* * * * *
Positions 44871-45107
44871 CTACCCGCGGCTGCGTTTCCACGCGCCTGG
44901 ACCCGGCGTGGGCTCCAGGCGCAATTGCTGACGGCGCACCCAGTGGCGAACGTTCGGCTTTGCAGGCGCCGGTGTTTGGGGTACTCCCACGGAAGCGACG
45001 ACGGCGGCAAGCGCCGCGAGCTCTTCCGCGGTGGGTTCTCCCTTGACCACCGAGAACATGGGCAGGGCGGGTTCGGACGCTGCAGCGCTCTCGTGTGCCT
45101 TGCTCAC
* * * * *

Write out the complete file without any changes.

Positions 44871-45107
44871 CTACCCGCGGCTGCGTTTCCACGCGCCTGG
44901 ACCCGGCGTGGGCTCCAGGCGCAATTGCTGACGGCGCACCCAGTGGCGAACGTTCGGCTTTGCAGGCGCCGGTGTTTGGGGTACTCCCACGGAAGCGACG
45001 ACGGCGGCAAGCGCCGCGAGCTCTTCCGCGGTGGGTTCTCCCTTGACCACCGAGAACATGGGCAGGGCGGGTTCGGACGCTGCAGCGCTCTCGTGTGCCT
45101 TGCTCAC